Latin America’s longest-running insurgencies are in Colombia. Stemming from la Violencia and galvanised by Cuba, from the mid-1960s two rural groups, the Revolutionary Armed Forces of Colombia (FARC) and the Army of National Liberation (ELN), tried to end the oligarchy’s control of politics. However, by the 1980s both were implicated in drug trafficking, extortion and terrorism, and any hope of securing meaningful public support was gone. Over half
a century on, very few see them as revolutionaries.

In 1970s’ Argentina, the attempt at revolution came not from the hinterland but the city. Trying to overthrow Jorge Rafael Videla’s dictatorship, a military group founded by Juan Perón in the 1950s – the Montoneros – morphed into an urban guerrilla force. They were suppressed during the ‘Dirty War’, when the Argentinian military, backed by the US, engaged in state-sponsored killings of leftists.

Across the border in Uruguay, the Tupamaros fared little better. A guerrilla group, strongest in the early 1970s, they raided banks and distributed food and money among the poor. But after the government began arresting and torturing dissidents, the Tupamaros themselves turned to violence, costing them their popular support.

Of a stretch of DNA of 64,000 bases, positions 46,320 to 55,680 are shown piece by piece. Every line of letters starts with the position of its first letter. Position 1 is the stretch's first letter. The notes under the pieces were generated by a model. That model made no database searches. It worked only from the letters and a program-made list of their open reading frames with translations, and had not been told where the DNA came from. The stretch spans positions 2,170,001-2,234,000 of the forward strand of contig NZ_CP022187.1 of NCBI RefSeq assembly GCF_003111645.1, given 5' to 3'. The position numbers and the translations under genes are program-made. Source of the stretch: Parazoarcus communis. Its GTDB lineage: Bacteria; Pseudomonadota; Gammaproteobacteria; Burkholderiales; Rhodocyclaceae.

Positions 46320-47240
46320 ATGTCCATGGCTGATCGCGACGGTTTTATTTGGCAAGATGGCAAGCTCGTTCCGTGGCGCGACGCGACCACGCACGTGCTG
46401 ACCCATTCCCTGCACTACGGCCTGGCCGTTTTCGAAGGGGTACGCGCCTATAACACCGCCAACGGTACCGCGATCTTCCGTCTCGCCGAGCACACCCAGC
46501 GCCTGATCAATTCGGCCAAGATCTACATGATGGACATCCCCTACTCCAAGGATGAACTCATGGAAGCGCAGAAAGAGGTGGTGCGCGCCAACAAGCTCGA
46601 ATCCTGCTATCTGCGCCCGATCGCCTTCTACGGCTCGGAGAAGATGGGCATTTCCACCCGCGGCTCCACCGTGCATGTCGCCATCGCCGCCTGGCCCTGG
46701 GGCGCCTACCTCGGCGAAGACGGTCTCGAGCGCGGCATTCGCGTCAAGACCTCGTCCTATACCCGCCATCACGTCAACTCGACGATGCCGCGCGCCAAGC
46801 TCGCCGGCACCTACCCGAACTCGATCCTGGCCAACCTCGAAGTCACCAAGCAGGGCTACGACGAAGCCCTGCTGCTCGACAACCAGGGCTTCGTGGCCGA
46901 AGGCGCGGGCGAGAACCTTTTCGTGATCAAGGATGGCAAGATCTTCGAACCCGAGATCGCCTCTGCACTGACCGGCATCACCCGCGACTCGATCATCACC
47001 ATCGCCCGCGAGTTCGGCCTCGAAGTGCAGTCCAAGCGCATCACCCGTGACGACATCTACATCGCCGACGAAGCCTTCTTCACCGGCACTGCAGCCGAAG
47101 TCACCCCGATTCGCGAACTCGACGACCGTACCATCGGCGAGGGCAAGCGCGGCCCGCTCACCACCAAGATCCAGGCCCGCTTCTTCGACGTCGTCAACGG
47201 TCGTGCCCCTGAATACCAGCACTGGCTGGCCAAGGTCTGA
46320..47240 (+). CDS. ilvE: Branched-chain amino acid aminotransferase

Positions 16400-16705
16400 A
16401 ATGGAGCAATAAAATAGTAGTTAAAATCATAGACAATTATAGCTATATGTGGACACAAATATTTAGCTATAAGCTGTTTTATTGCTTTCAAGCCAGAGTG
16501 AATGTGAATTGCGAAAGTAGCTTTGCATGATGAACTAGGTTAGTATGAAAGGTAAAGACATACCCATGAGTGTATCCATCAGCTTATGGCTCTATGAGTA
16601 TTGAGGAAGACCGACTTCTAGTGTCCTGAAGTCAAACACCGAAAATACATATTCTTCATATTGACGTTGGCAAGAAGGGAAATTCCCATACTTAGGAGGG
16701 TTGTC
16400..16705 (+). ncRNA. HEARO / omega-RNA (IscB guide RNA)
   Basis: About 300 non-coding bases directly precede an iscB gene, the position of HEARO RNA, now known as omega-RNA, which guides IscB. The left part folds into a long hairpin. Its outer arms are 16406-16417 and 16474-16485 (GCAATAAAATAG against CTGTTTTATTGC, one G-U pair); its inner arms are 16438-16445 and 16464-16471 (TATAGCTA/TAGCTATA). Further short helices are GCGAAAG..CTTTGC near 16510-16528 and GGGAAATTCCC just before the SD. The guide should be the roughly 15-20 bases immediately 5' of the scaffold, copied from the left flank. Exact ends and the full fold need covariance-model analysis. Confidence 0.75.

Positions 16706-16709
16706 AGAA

Even more discredited was the Shining Path, the Maoist insurgency in Peru. From the 1980s to the early 1990s it was responsible for untold deaths of government officials, town dwellers and peasants. It collapsed after a string of defeats and the capture of its leaders Abimael Guzmán and Elena Iparraguirre. It was another case of a revolution frustrated, defeated or disgraced.

Despite the failure of these and other insurrections, there were significant sociopolitical changes in 20th-century Latin America. And although ultimately reversed by rightist coups, some of the most dramatic changes came not through revolution but through democracy.

In the 1950s, Jacobo Arbenz reformed Guatemalan labour and agrarian laws, including nationalising unused land owned by the US conglomerate the United Fruit Company. In retaliation, and to prevent the prospect of socialism in its ‘backyard’, the US supported a coup against Arbenz.